Kentucky Fried Chicken has been on a bit of a roll lately, introducing national versions of hyper-regional flavors that previously required an extended road trip to get the opportunity to try for yourself. KFC’s take on Nashville Hot Chicken is particularly impressive, with an oil-and-cayenne based sauce that doesn’t “dumb down” the Tennessee special with reduced levels of homogenized spice (though it certainly doesn’t create the same eyeball-weeping endorphin-punching joy of its namesake). It’s easily the best item on KFC’s menu.
Not content to sit on its laurels, however, the chain followed up with “Georgia Gold,” described by the head chef at KFC as “the most exciting sauce” that he had seen in his 16 years cooking for the chain. With bright, vinegar-and-mustard flavors common to the region, Georgia Gold offers an exciting new take on fried chicken, featuring flavors simply not found at any competing fast food restaurants.
After getting cozy with the success of these two new sauce options, KFC recently rolled out a third option to its limited-time offerings, called “Smoky Mountain BBQ.” But can the Colonel possibly go three-for-three, in terms of deliciousness? From the website:
“A mountain of eatin’ awaits! Our new Smoky Mountain BBQ brings the sweet, smoky flavors of Southern BBQ to Kentucky! It’s crispy on the outside, tender on the inside, and delicious on every side. Try it in a new Smoky Mountain BBQ basket today with your choice of chicken breast, drumstick & thigh, three tenders, or five hot wings, with mashed potatoes and a biscuit, all for just $4.99!”
I’ll confess that I was dubious from the beginning. While Nashville Hot and Georgia Gold offer delicious mass-market interpretations of regional styles, even the description of Smoky Mountain BBQ seemed a little…phoned-in. From the press release:
“KFC’s take on the Southern mainstay boasts a touch of vinegar to please North Carolinians, a little bit of sweetness for the Kansas City-style faithful and a crispiness that even Memphis dry rub fans will appreciate.”
Call me crazy, but doesn’t this “I dunno, it tastes like a little bit of everything” approach sound an awful lot like a description of every bad bottled barbecue sauce you’ve ever tasted? It seems like rather than base this new sauce on a beloved flavor from the real world, they’re trying to come up with an “all things to all people” approach to barbecue sauce that’s hard to get excited about unless you’re someone that’s really, really passionate about K.C. Masterpiece, and in that case, you’re already living your life on some whole other level that I don’t understand.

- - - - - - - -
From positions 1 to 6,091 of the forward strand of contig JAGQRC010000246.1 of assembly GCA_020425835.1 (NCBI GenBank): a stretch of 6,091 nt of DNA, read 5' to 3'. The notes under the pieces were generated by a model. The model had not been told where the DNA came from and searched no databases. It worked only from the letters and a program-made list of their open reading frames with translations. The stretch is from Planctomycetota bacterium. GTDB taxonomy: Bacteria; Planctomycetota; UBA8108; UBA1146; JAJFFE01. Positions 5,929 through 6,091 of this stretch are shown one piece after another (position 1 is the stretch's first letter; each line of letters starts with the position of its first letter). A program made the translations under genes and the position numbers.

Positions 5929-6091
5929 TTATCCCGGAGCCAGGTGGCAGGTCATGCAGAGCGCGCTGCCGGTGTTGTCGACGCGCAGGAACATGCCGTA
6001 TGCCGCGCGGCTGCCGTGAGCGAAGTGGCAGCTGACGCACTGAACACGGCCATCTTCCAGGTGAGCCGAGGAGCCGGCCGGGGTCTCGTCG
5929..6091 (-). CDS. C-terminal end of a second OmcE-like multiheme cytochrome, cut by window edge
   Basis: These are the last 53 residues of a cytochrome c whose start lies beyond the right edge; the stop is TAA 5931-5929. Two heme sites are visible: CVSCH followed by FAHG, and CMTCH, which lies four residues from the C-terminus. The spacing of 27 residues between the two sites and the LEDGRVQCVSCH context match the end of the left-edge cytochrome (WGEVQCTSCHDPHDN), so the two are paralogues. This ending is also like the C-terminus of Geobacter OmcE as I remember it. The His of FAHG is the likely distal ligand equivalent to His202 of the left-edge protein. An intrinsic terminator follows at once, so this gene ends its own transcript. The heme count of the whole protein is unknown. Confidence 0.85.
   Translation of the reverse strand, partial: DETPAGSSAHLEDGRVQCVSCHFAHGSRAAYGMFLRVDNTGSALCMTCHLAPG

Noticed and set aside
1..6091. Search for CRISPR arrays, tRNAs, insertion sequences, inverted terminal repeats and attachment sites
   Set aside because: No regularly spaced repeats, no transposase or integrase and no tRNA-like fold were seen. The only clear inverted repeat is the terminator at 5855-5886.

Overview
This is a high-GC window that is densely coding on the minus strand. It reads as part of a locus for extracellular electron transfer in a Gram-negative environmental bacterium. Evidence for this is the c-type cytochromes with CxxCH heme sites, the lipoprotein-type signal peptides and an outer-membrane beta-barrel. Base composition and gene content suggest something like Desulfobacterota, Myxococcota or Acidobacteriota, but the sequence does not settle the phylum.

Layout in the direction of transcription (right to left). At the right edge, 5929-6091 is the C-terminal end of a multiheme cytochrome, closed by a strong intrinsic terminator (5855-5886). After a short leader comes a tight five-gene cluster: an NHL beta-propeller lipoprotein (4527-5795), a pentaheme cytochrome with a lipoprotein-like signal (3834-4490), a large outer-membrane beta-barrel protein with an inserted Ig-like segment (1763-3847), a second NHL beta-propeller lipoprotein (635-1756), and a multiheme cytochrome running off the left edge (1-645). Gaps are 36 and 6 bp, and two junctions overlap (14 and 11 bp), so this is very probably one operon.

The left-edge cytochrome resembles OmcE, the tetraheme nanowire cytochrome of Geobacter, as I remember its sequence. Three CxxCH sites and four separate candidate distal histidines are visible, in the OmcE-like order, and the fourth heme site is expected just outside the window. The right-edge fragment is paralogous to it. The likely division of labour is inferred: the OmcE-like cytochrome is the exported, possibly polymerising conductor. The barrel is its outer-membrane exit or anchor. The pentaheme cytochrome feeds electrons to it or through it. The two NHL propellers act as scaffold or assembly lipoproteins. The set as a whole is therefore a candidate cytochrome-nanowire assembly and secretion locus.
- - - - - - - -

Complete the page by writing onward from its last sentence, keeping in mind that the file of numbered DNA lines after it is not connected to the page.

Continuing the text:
To its credit, the two-piece extra crispy drumstick and thigh combo I ordered looked amazing. Nobody can touch KFC, when it comes to fried chicken; it transcends food itself and becomes some otherworldly thing that’s completely impossible to recreate in your home kitchen. It’s flavorful and juicy, thanks to a trip through the pressure fryer, with a shatteringly crispy skin and crust that explodes little shards of crispy goodness all over the room with every bite. This might also be the first time I can remember placing an “eat in” order that resulted in my getting to eat my fried chicken off of an actual plate, but that’s really neither here nor there.
Like its predecessors Nashville Hot and Georgia Gold, the Smoky Mountain BBQ sauce is oil-based, which allows the sauce to cling to the craggy surface of the chicken without sacrificing crispiness. Unfortunately, it also leads to a bit of grittiness, which you don’t tend to notice when you’re eating Nashville Hot, since with that variety, eating pounds of raw ground cayenne is kind of the point. It’s a little strange on the Smoky Mountain BBQ, however. Not unpleasant, but definitely something you notice.
In terms of flavor, the best thing I can say about the Smoky Mountain BBQ sauce is that it tastes EXACTLY like a barbecue-flavored Lay’s potato chip. Again, this isn’t necessarily a bad thing; fried chicken is delicious, and barbecue potato chips are delicious, and so eating a hot, crispy, chicken-flavored, juicy barbecue potato chip is satisfying in this kind of endlessly looping self-referential way, where the barbecue flavored chicken wraps all the way around barbecue flavored potato chips and back into barbecue flavored chicken, where it kisses its own Inception-loving ass.
Ultimately though, it’s hard to imagine choosing this new flavor over either Nashville Hot OR Georgia Gold. It’s got broader appeal, probably, in the same way that a bag of BBQ flavored Lay’s will always get completely decimated at a family cookout. It’s not great, by any means, but there is a certain reliability that feels safe and cozy. Smoky Mountain BBQ isn’t breaking new culinary ground for KFC, but I still ended up feeling kind of relieved that it exists.